ASNAU discusses raising the university minimum wage

ASNAU senate member, Dane Nardi asks a question to the Vice President of Enrollment, Jane Kuhn, about the course fees, March 14, 2019. 

During the Jan. 20  ASNAU Senate meeting, students, faculty and staff were allowed to ask questions about the student minimum wage on campus with Vice President of Student Affairs, Margot Saltonstall, and Vice President of University Finance and Business Services, Bjorn Flugstad. 

ASNAU Senate Chair, Jacob Carter, opened the meeting by explaining the on-campus minimum wage is an equity issue for students, and the  30 minute discussion would serve as an update to the campus community. 

“Last year, myself and a few other senators passed a resolution calling on the university administration to meet Flagstaff’s minimum wage, which is currently $15.50,” Carter said. “Myself and the senators felt the minimum wage, currently, with NAU abiding by the state minimum wage [$12.80], is an equity issue. Since then we have had multiple productive conversations with university administration, with Saltonstall and the Career Development Office, to push a proposal through, and it looks like we may have an update from both vice presidents.”

Before taking questions herself, Saltonstall opened with a brief summary of the conversations ASNAU and her office have had the past year. These conversations covered the importance of raising NAU wages to match Flagstaff minimum wage in order to support student workers.

Saltonstall said following her conversation with Carter, she went right to work with the Career Development Office, revising a past proposal that reflected the current amount of student employees on campus. Furthermore, Saltonstall noted after numerous meetings with the university human resources department, President José Luis Cruz Rivera later signed off on the proposal.

“I forwarded [the proposal] up to the president and he was very supportive,” Saltonstall said. “He asked that Flugstad and the budget office take a look at how it could be possible. The president also requested that we talk with HR and have an understanding of what raising the minimum wage would also mean for staff and faculty who are below that level or near that level in terms of compression.” 

Saltonstall emphasized it is a matter of timing before the university figures out how to proceed with the Flagstaff minimum wage, and then phase in the different levels of student employment categories.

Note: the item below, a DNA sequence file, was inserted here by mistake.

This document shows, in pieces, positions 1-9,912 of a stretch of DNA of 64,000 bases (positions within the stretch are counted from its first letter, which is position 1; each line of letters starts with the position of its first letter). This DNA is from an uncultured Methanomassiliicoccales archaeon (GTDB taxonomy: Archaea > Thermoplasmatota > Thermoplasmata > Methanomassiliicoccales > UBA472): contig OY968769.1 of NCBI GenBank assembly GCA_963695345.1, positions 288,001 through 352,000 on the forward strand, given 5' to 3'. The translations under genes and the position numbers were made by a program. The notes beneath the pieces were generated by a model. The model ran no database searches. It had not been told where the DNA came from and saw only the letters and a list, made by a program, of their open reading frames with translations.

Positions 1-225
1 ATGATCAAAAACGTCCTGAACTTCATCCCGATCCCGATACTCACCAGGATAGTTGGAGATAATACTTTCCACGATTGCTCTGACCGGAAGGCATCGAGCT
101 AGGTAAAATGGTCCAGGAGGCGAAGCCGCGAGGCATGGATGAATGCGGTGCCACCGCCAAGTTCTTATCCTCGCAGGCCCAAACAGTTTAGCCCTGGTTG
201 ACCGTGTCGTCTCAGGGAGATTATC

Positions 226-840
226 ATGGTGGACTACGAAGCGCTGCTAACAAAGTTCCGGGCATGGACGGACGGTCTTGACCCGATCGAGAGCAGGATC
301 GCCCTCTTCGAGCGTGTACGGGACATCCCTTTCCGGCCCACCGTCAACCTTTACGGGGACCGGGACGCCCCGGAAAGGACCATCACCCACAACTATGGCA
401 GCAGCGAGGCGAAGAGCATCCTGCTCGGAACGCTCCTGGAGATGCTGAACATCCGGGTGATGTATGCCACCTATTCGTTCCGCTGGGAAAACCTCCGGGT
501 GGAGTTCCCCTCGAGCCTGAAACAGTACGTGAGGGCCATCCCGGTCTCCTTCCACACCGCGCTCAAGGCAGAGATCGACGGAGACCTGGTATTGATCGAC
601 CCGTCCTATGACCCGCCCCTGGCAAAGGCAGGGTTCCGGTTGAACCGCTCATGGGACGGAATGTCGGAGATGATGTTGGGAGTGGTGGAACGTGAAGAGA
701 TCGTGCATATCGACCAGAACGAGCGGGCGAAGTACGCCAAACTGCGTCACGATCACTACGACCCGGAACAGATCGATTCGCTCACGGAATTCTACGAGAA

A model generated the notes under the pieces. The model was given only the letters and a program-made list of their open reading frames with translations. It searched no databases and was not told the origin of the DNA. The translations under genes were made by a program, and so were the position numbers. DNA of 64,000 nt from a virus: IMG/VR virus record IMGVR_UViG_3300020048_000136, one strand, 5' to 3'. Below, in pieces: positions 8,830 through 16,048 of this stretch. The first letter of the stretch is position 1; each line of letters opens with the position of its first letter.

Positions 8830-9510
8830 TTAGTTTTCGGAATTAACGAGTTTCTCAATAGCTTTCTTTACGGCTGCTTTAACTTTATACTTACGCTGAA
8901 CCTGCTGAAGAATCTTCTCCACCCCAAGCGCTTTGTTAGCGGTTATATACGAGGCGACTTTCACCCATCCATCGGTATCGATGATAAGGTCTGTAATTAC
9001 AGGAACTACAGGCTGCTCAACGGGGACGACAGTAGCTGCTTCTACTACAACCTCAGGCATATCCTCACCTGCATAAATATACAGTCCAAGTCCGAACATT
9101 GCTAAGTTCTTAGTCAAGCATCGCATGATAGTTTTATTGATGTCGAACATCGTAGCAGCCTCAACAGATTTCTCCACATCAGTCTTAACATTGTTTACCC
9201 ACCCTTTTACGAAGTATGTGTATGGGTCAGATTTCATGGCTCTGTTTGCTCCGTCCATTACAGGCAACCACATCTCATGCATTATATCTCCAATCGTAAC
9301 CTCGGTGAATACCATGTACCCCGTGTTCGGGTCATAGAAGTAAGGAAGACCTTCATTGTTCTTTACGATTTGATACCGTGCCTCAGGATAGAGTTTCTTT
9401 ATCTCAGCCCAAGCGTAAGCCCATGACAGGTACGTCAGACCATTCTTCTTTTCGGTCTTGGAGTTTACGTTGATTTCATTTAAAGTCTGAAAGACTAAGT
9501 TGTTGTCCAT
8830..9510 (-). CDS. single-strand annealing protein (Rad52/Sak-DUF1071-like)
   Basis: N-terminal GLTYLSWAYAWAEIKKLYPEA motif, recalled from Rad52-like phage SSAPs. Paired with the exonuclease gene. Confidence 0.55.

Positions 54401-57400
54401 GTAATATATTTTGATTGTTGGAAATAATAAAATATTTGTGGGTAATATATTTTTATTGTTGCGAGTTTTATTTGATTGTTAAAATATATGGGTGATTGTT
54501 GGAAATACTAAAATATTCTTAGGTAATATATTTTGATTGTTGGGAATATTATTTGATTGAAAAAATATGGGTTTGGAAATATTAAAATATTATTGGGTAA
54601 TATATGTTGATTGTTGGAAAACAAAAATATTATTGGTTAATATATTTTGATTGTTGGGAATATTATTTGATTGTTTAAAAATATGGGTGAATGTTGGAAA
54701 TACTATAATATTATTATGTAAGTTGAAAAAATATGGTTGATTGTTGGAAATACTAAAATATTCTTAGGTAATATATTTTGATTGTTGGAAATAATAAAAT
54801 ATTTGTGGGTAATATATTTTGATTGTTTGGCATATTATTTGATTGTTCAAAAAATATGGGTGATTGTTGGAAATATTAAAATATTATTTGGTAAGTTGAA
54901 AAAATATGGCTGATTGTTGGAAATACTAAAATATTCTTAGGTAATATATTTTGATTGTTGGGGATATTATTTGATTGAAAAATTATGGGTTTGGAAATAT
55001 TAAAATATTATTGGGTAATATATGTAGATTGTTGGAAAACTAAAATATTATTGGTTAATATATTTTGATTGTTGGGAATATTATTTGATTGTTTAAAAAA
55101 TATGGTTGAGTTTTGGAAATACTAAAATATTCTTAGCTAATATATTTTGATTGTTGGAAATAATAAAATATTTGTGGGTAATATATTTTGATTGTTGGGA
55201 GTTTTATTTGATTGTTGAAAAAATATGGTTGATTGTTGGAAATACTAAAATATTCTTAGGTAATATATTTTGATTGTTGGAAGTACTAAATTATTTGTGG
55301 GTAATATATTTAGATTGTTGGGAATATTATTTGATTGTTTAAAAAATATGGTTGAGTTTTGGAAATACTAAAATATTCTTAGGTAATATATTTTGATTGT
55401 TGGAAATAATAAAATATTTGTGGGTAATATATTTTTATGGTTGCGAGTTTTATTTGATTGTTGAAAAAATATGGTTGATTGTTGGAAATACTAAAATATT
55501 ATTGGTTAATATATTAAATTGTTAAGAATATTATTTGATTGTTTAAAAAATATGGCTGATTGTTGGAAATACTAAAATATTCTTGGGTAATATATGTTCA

Additionally, Saltonstall said the university has considered multiple ways to increase the student minimum wage to the same level as Flagstaff’s $15.50. 

“There were several different ways to look at the proposal, as we thought about getting all the way to $15.50, depending on the position itself,” Saltonstall said. “There were some looking at doing a phased approach where we got to $14.50 and then $15 and then $15.50, so there are several different ways of looking at it all, including a substantial change from the $12.50.”

Senator Sarina Fox expressed concern over NAU having the highest housing and food insecurity across all Arizona public universities, as a majority of students work on campus. 

Saltonstall noted that Cruz Rivera has set up a team to work on financial aid and provide more support to the student body. This support varies from monetary Louie’s Cupboard, a service which provides students with free food items.

“We are going to continue to gather data and better understand why it is that many of our students look differently than some of our sister institutions, but in the meantime we are trying to scale up support,” Saltonstall said. “Louie’s Cupboard has done a fabulous job in the Dean of Students with trying to increase donors and donations, and they’ve been trying to increase the number of distributions to an increased number of students.”

Saltonstall ended the discussion by explaining the university continues to have conversations about the cost of housing with Housing and Residence Life and the NAU Foundation to provide better support to students. 

After the 30 minutes concluded, Saltonstall confirmed with Carter that there is no set date for a decision on the possibility of NAU increasing the campus minimum wage. The Budget Advisory Council is working through the terms of the budgeting process by having more discussions with ASNAU in the latter half of the spring semester.

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